Knowledge is the true power. Give us us free! (Joshph Cinque)

Lame is bad? Ok, that was a stretch. Can I have some of that stuff you are smoking?

He ain;t smoking anything. The guy is obviously on crack cocaine!!
Lame is by far the better of all the mp3 encoders, but anyone with smarts wouldn’t use mp3 but .ogg-vorbis as it’s sound is far superior.

Also mediamonkey gold craps on iTunes from a bloody great height. Come to think of it, just about all music collection programs far out-perform that useless piece of spyware.

It’s simply a case of not being able to teach this old dog any new tricks. So stuck in it’s way’s the RIAA would prefer to simply force everyone to conform to there thinking, rather then accept and adapt a marketing stratergy that’s in line with new technology and habits.

It’s not all that surprising. Though it’s a long shot that Camara will win the case. Given that the american courts seem hell bent on siding with the RIAA in these “Troubled Times”. Though the in saying that, I haven’t seen the supreme court throw the little guy a bone for a while. If it goes that far, perhaps he may have a shot.

what I’ve always wondered is how much of all of that 100 million dollars RIAA has collected has ever actually reached back to the pocket so fthe artists they supposedly are defending. Not much I’m sure. I think the whole thing is a joke, and as the line from the movie Twister goes …“losers…move on…”

It’s not like the RIAA are using any of their court winnings to pay the six cents a track royalty to the recording artists.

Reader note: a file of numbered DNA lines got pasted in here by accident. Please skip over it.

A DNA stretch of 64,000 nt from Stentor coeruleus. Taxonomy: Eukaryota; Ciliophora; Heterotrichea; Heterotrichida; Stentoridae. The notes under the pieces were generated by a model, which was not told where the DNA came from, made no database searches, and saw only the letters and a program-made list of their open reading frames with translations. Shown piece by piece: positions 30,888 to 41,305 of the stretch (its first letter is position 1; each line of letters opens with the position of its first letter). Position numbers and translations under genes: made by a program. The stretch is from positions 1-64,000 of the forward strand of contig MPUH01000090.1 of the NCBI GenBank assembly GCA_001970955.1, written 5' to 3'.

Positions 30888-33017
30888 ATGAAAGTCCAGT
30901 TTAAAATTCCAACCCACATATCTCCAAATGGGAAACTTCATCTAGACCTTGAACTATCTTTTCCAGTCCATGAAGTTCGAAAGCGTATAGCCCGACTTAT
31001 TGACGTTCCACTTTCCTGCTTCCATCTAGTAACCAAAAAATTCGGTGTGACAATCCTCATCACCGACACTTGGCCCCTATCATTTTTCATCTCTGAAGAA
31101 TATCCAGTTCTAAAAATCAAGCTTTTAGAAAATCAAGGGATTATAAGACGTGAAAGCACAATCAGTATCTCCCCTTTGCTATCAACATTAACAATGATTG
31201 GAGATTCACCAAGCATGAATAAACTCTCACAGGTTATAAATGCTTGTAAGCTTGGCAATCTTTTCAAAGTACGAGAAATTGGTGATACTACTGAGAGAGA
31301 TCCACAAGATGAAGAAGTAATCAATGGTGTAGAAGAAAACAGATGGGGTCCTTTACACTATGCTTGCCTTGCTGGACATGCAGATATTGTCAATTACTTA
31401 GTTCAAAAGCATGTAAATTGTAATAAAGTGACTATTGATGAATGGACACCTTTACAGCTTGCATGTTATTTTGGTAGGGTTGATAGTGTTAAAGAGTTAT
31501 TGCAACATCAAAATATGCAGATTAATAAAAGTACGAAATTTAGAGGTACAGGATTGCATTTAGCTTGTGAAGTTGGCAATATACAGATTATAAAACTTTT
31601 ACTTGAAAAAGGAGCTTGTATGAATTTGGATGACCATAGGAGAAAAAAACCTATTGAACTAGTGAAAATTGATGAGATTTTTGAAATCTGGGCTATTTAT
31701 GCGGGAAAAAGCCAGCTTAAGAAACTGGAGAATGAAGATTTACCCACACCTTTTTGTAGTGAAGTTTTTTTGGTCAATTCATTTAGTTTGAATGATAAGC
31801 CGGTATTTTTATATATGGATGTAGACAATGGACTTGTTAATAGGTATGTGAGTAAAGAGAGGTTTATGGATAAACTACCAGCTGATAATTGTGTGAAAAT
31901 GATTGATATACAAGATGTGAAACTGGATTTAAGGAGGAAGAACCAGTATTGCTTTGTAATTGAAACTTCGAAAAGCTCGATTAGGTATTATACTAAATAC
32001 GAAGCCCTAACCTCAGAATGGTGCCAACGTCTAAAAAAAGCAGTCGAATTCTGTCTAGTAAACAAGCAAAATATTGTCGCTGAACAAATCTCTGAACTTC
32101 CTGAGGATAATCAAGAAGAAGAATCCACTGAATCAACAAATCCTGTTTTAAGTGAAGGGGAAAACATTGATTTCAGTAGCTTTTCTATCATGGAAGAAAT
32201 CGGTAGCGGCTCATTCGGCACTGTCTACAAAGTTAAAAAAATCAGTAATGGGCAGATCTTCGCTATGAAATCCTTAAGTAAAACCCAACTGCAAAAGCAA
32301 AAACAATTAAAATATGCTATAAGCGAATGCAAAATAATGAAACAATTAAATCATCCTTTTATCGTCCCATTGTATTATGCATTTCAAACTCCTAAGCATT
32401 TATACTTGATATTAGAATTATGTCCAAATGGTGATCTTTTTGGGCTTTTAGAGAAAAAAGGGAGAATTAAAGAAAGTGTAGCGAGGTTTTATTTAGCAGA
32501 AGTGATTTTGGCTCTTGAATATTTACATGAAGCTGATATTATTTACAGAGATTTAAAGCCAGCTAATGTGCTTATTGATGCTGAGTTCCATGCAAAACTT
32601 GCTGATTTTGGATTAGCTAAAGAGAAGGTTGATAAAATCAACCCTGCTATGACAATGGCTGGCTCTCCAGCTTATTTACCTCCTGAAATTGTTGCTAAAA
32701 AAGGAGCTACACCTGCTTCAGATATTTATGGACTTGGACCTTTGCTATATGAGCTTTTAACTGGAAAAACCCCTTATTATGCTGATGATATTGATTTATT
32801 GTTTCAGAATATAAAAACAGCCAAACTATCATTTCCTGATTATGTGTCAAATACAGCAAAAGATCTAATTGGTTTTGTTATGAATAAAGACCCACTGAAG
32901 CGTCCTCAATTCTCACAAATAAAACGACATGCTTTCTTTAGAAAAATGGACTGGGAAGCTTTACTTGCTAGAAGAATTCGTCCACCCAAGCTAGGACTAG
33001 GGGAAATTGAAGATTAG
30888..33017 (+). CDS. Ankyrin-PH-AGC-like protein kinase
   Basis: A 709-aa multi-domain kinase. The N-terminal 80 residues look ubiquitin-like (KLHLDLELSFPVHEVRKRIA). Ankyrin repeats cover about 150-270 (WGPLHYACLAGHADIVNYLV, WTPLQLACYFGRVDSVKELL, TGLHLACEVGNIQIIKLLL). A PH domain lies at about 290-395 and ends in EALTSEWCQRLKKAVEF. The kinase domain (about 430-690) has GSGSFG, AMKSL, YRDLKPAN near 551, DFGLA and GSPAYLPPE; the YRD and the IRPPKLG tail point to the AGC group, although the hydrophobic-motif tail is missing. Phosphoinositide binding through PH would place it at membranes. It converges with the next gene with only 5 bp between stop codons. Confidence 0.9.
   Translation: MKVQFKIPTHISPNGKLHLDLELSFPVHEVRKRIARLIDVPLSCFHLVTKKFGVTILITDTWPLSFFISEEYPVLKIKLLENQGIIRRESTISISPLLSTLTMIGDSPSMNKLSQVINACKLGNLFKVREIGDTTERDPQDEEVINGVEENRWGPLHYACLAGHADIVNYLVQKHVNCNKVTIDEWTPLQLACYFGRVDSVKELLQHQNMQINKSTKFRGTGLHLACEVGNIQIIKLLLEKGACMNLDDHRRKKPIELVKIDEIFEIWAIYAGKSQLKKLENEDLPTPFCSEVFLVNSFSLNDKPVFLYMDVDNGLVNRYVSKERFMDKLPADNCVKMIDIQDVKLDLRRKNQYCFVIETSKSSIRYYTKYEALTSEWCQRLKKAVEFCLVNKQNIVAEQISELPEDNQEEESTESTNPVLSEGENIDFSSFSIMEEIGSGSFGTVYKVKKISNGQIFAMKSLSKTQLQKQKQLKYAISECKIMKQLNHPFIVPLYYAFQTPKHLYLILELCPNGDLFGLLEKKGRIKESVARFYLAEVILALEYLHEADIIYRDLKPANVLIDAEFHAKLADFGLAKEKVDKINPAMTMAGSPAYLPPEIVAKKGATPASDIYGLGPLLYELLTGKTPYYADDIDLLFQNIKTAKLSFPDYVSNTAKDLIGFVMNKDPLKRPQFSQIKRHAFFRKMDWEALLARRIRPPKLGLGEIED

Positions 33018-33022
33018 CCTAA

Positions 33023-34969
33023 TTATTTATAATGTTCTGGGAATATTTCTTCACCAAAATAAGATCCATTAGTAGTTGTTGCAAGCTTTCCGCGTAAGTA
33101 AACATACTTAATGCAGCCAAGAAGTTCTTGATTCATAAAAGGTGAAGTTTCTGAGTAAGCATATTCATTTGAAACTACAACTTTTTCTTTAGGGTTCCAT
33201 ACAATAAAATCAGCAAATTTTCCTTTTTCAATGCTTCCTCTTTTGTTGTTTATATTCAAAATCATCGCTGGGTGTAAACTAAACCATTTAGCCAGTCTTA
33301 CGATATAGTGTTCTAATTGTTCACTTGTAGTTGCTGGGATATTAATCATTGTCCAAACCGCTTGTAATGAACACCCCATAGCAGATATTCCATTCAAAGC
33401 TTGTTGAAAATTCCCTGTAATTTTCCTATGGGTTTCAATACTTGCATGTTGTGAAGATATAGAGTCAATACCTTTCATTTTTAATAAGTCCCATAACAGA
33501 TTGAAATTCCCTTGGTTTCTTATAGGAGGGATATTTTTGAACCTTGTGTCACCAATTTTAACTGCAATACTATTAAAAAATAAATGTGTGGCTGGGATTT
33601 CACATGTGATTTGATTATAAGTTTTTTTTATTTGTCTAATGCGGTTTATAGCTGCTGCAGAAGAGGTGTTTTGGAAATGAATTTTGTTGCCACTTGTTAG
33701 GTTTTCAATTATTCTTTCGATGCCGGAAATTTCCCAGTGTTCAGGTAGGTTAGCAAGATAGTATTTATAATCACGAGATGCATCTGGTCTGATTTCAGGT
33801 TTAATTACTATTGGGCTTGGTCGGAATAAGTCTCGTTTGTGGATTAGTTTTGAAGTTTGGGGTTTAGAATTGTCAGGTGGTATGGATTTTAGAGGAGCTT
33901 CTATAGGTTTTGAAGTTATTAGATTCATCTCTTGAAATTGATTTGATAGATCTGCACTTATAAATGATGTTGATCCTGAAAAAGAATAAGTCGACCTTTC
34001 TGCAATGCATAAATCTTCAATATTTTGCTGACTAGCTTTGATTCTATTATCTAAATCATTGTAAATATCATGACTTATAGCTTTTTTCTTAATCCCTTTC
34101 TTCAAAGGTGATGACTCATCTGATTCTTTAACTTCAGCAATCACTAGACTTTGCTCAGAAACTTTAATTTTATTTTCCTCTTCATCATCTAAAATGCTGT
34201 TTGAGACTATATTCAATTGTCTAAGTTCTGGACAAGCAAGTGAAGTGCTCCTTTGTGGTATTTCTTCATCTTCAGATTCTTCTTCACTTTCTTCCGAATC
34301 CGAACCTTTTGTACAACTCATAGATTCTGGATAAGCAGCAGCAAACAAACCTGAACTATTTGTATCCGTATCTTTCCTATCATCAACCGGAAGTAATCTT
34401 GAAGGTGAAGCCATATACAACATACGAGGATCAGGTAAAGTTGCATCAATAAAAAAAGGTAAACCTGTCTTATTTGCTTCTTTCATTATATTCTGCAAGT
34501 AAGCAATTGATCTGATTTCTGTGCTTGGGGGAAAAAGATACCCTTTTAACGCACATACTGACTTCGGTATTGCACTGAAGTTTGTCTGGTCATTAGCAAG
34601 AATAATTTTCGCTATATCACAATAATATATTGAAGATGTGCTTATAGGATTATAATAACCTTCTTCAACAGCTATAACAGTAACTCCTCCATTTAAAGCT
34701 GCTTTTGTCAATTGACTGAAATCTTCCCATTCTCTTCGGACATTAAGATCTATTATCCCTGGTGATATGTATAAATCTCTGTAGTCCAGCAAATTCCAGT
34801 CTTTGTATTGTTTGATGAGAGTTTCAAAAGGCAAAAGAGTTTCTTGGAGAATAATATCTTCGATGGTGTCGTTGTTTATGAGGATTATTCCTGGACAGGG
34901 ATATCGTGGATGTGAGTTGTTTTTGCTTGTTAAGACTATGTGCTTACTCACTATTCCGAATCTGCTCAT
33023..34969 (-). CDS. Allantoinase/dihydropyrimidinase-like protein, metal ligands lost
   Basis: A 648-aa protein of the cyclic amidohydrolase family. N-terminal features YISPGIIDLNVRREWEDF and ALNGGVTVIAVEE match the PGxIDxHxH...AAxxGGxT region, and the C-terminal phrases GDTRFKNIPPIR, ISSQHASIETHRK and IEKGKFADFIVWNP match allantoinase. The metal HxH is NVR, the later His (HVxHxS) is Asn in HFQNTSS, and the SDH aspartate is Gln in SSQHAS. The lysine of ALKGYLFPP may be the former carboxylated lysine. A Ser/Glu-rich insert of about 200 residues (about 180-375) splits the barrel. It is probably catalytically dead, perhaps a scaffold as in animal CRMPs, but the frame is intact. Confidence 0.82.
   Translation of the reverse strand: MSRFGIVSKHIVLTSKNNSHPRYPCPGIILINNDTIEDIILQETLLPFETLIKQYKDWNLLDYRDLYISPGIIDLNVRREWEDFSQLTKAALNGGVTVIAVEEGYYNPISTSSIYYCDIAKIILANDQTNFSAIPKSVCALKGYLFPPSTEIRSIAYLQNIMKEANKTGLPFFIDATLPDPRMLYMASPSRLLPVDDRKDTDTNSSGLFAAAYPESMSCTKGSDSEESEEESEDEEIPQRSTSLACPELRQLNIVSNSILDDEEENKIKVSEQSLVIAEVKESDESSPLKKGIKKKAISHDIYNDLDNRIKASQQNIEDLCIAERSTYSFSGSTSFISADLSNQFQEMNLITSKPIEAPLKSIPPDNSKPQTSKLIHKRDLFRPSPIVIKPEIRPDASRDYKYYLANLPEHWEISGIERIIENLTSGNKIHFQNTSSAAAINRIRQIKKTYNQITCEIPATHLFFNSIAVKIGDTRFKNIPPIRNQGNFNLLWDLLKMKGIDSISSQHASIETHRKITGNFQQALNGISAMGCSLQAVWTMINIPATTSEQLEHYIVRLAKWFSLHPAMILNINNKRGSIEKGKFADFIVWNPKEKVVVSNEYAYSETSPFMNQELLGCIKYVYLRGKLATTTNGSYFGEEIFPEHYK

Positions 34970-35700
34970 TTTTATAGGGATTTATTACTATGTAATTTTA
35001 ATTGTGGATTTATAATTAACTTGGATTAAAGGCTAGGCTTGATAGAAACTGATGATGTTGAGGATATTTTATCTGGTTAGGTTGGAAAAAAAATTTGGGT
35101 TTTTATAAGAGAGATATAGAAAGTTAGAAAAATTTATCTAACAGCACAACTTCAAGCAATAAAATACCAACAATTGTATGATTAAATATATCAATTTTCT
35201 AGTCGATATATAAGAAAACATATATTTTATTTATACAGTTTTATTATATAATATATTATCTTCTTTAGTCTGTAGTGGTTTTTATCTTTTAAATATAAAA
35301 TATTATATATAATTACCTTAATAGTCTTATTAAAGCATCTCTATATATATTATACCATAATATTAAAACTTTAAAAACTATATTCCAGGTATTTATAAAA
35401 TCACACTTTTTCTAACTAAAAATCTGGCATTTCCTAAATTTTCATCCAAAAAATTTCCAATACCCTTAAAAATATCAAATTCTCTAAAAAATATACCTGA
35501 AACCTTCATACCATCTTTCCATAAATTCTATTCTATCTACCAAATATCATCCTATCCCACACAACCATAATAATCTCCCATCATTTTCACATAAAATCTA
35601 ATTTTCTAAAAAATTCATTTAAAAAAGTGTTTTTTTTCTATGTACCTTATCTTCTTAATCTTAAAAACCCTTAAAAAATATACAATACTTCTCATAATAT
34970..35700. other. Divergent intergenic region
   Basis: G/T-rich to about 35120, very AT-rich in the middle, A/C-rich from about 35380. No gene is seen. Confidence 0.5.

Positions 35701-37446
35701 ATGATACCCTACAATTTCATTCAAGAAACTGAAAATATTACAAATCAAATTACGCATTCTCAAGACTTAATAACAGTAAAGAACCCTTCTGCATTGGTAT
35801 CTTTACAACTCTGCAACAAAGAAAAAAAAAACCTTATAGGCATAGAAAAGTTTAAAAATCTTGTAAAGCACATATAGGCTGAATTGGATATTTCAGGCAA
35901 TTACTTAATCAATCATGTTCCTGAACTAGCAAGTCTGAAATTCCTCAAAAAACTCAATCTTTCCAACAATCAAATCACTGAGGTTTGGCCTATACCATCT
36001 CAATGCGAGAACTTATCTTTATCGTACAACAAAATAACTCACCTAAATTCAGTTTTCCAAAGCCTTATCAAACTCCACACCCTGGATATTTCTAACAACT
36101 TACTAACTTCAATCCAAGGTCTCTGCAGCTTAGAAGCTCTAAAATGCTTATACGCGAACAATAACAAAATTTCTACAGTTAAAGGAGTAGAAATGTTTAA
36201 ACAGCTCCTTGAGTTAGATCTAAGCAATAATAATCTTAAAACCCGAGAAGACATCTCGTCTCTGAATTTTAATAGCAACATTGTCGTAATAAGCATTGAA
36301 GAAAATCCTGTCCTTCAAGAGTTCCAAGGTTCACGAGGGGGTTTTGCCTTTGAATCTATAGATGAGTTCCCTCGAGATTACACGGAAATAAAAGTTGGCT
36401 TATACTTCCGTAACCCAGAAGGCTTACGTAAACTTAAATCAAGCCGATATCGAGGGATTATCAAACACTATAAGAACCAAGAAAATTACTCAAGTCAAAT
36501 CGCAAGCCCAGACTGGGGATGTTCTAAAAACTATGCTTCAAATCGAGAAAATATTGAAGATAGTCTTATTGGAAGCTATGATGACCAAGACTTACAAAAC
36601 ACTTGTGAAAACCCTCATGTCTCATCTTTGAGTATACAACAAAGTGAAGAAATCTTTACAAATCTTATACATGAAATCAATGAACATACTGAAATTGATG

I bet it just goes to more money for cocaine to the upper echelon so they can further drive that industry back into the stone age.

Oh well, a big fan of Ogg & MPC myself, but I don’t think anyone can deny the advances made by nero in the AAC/MP4 encoder in the recent days!

Still though, Ogg for Lossy + APE/FLAC/WavePack for lossless are my codecs of choice, with full APEv2 tag support & MusicBrainz tags, almost ANY program (Foobar2000 & Winamp for me) will be just pefrect for ur library (mine is 5000+ tracks)

How about the fact that many shoplifters are never prosecuted. Many are arrested then booked and released. The courts are so full of larger criminal offenses that shoplifting has almost been deemed a misdemeanor.
The fact that the legal system would allow such a gross fine for such a minor offense is stupid in itself. Sounds like the RIAA is fast becoming the Gestapo of the music industry.
I hope that Mr. Camara is successful in sending the RIAA packing. This whole thing has been so blown out of proportion it has become laughable.